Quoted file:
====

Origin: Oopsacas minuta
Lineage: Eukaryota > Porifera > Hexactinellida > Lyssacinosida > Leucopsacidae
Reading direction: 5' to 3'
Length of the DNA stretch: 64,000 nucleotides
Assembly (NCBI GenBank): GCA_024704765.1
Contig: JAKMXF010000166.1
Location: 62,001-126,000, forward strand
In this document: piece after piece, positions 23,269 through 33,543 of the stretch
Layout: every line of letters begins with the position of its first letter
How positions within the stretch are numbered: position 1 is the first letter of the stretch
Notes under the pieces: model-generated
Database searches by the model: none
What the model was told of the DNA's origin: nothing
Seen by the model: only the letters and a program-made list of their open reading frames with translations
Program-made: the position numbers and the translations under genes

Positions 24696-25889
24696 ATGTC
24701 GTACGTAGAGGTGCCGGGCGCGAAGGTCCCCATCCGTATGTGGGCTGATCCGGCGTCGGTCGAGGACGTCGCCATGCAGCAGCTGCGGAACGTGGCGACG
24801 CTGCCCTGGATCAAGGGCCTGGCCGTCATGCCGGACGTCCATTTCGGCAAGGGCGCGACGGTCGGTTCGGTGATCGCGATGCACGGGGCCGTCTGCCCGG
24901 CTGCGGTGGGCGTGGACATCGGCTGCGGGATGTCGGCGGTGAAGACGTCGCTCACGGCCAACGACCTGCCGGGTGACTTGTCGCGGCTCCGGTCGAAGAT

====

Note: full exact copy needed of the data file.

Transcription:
Origin: Oopsacas minuta
Lineage: Eukaryota > Porifera > Hexactinellida > Lyssacinosida > Leucopsacidae
Reading direction: 5' to 3'
Length of the DNA stretch: 64,000 nucleotides
Assembly (NCBI GenBank): GCA_024704765.1
Contig: JAKMXF010000166.1
Location: 62,001-126,000, forward strand
In this document: piece after piece, positions 23,269 through 33,543 of the stretch
Layout: every line of letters begins with the position of its first letter
How positions within the stretch are numbered: position 1 is the first letter of the stretch
Notes under the pieces: model-generated
Database searches by the model: none
What the model was told of the DNA's origin: nothing
Seen by the model: only the letters and a program-made list of their open reading frames with translations
Program-made: the position numbers and the translations under genes

Positions 24696-25889
24696 ATGTC
24701 GTACGTAGAGGTGCCGGGCGCGAAGGTCCCCATCCGTATGTGGGCTGATCCGGCGTCGGTCGAGGACGTCGCCATGCAGCAGCTGCGGAACGTGGCGACG
24801 CTGCCCTGGATCAAGGGCCTGGCCGTCATGCCGGACGTCCATTTCGGCAAGGGCGCGACGGTCGGTTCGGTGATCGCGATGCACGGGGCCGTCTGCCCGG
24901 CTGCGGTGGGCGTGGACATCGGCTGCGGGATGTCGGCGGTGAAGACGTCGCTCACGGCCAACGACCTGCCGGGTGACTTGTCGCGGCTCCGGTCGAAGAT